Amino Acids: The building blocks of protein in animals and plants. Often derived from animal sources such as urine and horsehair. Used in foundations and other cosmetics as skin conditioning agents.
- Aliases: Tyrosene, Cystine, Glutamic Acid, Glutamine, Potassium Aspartate, Sodium Aspartate.
- Vegan alternatives to amino acids: synthetics, plant sources.
Beeswax: Beeswax is made from melting honeycomb with boiling water, straining it, and cooling it. It’s used in foundation as a thickener, and an emollient. It also happens that many bees are killed or have their wings and legs torn off because of haphazard handling when they are farmed.
- Aliases: Apic cerana, Apis Mel, Apis mellifera, Apis Mellifica, Cera Alba, Cera Flava.
- Vegan alternatives to beeswax: Candelilla wax; Soy wax; Sustainable carnauba wax, Cerecin.
Lecithin: A waxy substance in nervous tissue of all living organisms. It can be obtained from nerve tissue, blood, milk and corn, but frequently it’s obtained for commercial purposes from eggs and soybeans. Lecithin can be found in both liquid and powder foundation, and is used as a skin conditioner and an emulsifying agent.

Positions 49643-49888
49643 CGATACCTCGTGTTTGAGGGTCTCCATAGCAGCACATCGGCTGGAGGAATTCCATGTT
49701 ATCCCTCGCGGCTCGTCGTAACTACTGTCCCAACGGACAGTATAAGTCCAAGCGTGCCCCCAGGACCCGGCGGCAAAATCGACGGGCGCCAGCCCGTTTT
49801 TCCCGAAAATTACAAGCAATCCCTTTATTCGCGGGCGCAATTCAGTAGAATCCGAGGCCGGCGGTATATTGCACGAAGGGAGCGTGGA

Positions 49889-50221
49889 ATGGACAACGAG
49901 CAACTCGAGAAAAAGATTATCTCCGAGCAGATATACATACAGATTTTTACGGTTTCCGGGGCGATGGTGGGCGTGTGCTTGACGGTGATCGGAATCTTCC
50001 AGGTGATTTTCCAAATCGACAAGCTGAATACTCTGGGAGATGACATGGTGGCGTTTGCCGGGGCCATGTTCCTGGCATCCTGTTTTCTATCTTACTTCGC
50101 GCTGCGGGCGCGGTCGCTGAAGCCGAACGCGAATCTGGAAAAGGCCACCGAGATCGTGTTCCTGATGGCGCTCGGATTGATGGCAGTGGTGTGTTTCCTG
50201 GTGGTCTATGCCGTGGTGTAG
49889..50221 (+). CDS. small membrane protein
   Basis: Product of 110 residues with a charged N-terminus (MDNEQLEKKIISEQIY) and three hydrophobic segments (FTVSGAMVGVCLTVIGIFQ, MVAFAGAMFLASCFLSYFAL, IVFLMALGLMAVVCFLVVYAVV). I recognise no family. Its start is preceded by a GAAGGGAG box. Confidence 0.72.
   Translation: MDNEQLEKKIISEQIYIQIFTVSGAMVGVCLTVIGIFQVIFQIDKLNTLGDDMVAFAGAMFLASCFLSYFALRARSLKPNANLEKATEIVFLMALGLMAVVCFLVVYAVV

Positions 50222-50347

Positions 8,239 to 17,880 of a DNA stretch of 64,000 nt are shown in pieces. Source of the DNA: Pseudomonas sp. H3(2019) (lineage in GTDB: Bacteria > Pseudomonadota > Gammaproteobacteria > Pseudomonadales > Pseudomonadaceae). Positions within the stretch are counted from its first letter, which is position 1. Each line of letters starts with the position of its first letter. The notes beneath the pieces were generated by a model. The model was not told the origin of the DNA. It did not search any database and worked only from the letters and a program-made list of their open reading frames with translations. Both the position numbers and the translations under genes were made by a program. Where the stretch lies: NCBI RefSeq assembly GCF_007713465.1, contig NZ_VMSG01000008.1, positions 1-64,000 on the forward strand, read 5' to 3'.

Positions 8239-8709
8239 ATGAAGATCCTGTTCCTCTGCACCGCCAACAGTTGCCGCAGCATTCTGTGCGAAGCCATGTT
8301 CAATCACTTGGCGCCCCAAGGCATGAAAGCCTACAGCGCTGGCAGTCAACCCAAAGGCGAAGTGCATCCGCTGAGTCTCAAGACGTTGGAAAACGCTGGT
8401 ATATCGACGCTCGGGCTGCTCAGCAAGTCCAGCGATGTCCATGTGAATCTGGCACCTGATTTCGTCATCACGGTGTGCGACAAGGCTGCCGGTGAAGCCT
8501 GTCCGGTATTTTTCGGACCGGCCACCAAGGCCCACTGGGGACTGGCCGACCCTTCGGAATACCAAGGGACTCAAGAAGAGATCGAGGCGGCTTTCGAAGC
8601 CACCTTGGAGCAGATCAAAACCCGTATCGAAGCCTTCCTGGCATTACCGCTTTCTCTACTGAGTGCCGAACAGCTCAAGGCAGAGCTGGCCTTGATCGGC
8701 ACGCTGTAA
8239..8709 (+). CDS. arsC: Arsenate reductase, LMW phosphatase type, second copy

- Aliases: Choline Bitartrate
- Vegan alternatives to lecithin: Soybean lecithin, Corn-derived lecithin, Synthetics.
Tallow: The process of making tallow involves boiling the carcasses of slaughtered animals until a fatty substance is produced. These carcasses can come from a myriad of unfortunate sources such as labs, slaughterhouses, zoos, shelters, and ‘roadkill’. Tallow and its derivatives are primarily used in foundation an emollient.
- Aliases: Tallow Fatty Alcohol; Stearic Acid; Oleic Acid; Linoleic Acid; Rendered beef fat.
- Vegan alternatives to tallow: Vegetable tallow, Japan tallow, Ceresin.
Watch Out! If a product says an ingredient is from “Natural Sources”, it can mean either animal or plant-based sources. Most often in cosmetics it means animal sources, such as animal elastin, glands, fat, protein, and oil.
Is “not tested on animals” the same as “cruelty-free”?
When shopping for foundation, you’re sure to come across of plethora of statements on labels that are used to subtly mislead you into believing that the foundation you’re buying is 100% cruelty-free.